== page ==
If you're having problems with the temperature of your shower, then it could be that you have an issue with your heating tank.
A common fault with the heating tank is the failure of the element - or elements - inside. These can burn out for a number of reasons, and it's often the case that they have simply reached the end of their shelf life and old age is the official cause of death.
However, it's important to be able to confirm that this is indeed the case before taking action to resolve the situation - so how do you go about doing that?
Firstly, you need the right equipment, and the only piece you really need here - other than the tools you might require to take the cover of the shower off and remove the tank itself - is a digital multi-meter. If you don't already have one, we sell these online.
Of course, you won't be able to get to the heating tank without taking off the shower's cover. However, to do this, you need to ensure your water supply and power supply are both turned off.
The deactivation of your electrics is essential for your safety, so make sure you shut it off at the isolation switch and the circuit breaker or remove the fuse - whichever is applicable.
After removing the cover, you should still double check the power is off by using a meter before sticking your hands in. Although this might seem like over-cautious stuff, it's always worth taking such precautions for the sake of a couple of seconds, as you can never be 100 per cent sure where the source of the shower's electricity is - especially if you didn't fit it yourself. Once you're certain it's safe to work around, then you are ready to get to work without risking shocking yourself.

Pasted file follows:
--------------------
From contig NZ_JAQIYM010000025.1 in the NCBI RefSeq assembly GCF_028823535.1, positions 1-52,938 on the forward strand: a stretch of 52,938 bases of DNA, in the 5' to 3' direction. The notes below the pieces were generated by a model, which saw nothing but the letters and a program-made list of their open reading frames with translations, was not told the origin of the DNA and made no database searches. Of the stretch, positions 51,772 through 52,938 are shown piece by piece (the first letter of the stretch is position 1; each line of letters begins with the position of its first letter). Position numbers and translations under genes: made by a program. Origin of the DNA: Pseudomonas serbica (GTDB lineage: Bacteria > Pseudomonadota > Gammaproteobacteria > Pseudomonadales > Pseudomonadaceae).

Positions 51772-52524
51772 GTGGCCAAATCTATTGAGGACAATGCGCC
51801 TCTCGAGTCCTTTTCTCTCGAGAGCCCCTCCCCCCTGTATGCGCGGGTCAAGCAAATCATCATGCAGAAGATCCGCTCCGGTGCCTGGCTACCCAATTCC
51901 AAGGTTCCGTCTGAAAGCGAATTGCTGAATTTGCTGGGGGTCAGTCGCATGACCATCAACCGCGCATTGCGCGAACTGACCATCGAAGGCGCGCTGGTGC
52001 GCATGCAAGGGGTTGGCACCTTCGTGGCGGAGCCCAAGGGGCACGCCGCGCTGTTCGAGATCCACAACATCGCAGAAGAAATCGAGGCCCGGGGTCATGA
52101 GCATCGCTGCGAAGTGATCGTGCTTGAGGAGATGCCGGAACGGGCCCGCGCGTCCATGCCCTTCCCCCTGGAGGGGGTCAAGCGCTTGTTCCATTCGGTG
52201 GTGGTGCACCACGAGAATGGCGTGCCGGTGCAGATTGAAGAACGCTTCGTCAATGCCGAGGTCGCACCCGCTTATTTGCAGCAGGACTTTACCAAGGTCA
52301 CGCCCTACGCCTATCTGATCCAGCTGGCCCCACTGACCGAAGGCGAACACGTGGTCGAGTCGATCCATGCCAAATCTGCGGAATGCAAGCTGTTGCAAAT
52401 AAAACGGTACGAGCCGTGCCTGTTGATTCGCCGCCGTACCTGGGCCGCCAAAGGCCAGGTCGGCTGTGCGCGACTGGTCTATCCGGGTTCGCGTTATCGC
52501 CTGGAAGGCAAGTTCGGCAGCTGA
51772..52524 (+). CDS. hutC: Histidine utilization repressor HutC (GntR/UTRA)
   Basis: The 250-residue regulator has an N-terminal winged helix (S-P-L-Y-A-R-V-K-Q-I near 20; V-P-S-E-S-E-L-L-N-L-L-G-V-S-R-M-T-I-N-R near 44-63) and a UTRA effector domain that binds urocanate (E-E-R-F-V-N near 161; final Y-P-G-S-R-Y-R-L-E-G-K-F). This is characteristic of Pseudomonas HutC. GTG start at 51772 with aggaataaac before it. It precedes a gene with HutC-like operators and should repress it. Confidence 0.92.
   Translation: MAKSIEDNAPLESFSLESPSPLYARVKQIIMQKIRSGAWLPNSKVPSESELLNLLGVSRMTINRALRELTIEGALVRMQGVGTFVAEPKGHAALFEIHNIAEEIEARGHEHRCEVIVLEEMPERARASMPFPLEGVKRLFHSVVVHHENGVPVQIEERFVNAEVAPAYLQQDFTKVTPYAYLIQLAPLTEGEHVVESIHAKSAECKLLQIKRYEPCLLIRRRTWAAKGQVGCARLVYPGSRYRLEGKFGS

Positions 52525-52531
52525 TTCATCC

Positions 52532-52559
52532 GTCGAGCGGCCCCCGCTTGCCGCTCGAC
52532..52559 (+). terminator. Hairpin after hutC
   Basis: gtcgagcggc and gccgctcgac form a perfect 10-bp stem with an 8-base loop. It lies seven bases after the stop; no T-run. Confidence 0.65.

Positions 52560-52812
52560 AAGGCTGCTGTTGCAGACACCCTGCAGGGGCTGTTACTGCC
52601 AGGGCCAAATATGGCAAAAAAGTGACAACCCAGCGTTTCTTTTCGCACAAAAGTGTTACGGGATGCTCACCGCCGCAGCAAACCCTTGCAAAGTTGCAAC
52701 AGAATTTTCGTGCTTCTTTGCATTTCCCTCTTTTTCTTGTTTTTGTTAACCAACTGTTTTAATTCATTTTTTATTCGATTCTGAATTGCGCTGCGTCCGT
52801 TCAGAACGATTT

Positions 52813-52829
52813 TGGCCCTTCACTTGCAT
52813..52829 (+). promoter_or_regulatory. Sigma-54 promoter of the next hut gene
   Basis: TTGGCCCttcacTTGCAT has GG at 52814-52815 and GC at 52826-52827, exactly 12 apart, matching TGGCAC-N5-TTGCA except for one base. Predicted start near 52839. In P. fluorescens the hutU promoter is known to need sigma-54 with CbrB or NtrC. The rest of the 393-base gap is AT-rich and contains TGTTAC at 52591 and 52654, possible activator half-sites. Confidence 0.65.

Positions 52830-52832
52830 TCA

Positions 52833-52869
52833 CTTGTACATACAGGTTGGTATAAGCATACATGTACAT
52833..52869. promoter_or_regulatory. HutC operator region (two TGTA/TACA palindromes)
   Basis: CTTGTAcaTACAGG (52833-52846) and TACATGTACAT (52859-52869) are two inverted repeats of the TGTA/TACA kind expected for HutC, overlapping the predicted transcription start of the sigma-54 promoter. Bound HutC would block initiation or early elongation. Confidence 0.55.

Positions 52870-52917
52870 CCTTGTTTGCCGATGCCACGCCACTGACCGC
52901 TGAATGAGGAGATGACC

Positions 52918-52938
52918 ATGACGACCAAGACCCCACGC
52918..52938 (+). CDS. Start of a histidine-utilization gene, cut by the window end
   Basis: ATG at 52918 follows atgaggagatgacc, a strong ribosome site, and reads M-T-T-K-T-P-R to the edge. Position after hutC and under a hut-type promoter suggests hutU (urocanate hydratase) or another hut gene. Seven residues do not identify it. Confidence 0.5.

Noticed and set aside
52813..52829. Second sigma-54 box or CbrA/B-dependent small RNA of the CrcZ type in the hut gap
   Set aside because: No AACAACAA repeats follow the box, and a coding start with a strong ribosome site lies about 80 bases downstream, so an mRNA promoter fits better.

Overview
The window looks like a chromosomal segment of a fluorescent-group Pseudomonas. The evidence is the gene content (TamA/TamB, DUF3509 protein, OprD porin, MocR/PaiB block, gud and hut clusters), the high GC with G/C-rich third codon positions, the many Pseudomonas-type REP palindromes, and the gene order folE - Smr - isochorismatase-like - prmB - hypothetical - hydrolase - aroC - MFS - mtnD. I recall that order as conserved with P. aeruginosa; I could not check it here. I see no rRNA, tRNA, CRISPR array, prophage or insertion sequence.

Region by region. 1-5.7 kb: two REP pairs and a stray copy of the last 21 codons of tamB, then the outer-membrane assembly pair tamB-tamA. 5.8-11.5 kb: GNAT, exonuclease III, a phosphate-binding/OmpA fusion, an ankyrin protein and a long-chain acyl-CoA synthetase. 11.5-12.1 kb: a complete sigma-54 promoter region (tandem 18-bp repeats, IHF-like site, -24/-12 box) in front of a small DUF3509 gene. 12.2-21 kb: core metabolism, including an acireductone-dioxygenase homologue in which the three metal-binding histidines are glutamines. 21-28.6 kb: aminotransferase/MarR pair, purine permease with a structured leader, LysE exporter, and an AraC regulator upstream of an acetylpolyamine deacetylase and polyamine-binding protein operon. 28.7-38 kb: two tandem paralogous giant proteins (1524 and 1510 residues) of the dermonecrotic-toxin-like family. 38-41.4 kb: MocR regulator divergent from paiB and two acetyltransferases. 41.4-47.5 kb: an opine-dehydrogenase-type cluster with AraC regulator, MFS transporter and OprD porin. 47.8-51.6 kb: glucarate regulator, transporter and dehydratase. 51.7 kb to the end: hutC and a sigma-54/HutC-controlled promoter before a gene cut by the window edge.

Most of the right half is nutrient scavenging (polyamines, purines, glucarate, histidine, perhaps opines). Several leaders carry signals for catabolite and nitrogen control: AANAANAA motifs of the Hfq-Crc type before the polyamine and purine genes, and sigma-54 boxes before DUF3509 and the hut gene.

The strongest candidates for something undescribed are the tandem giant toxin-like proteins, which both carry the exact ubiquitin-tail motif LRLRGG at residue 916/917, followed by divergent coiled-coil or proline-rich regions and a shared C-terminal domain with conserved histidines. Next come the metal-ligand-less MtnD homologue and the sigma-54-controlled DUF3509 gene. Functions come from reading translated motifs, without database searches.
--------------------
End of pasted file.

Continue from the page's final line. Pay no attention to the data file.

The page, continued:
Heating tanks come in a range of shapes and sizes, from small, squat tanks to long tanks and ones that resemble almost a cuboid shape. Additionally, it's worth noting that they aren't all made of the same materials - and your tank may be metal, plastic, or a bit of both.
Either way, they all have a couple of things in common - they have a place where water can come in and out, and they have elements inside, although the number of these may vary between models.
Inside, the elements look a bit like the old fashioned kettle elements (like a big coil), although you'll be testing them from the outside of the tank, so it's unlikely you'll see this unless you're intent on pulling the whole thing apart.
With your multi-meter to hand, put the black probe where the blue wire connection is, and the red probe should be placed upon either the brown or black wire, depending on what sort of shower you have.
You're checking for resistance here and should be measuring in Ohms. If there is a resistance of between 11 and 18, then the element is working as it should, although the exact amount will depend upon how powerful the shower is.
If your meter reads a 1 or a 0, then there is no resistance - which indicates one of the elements has blown. At this point, your only option is to replace the tank.
At The Shower Doctor, we appreciate that just reading about tasks such as this might not be enough, which is why we have created a series of how-to guides on YouTube as well. Check out the video on testing your heating tank element inside an electric shower here.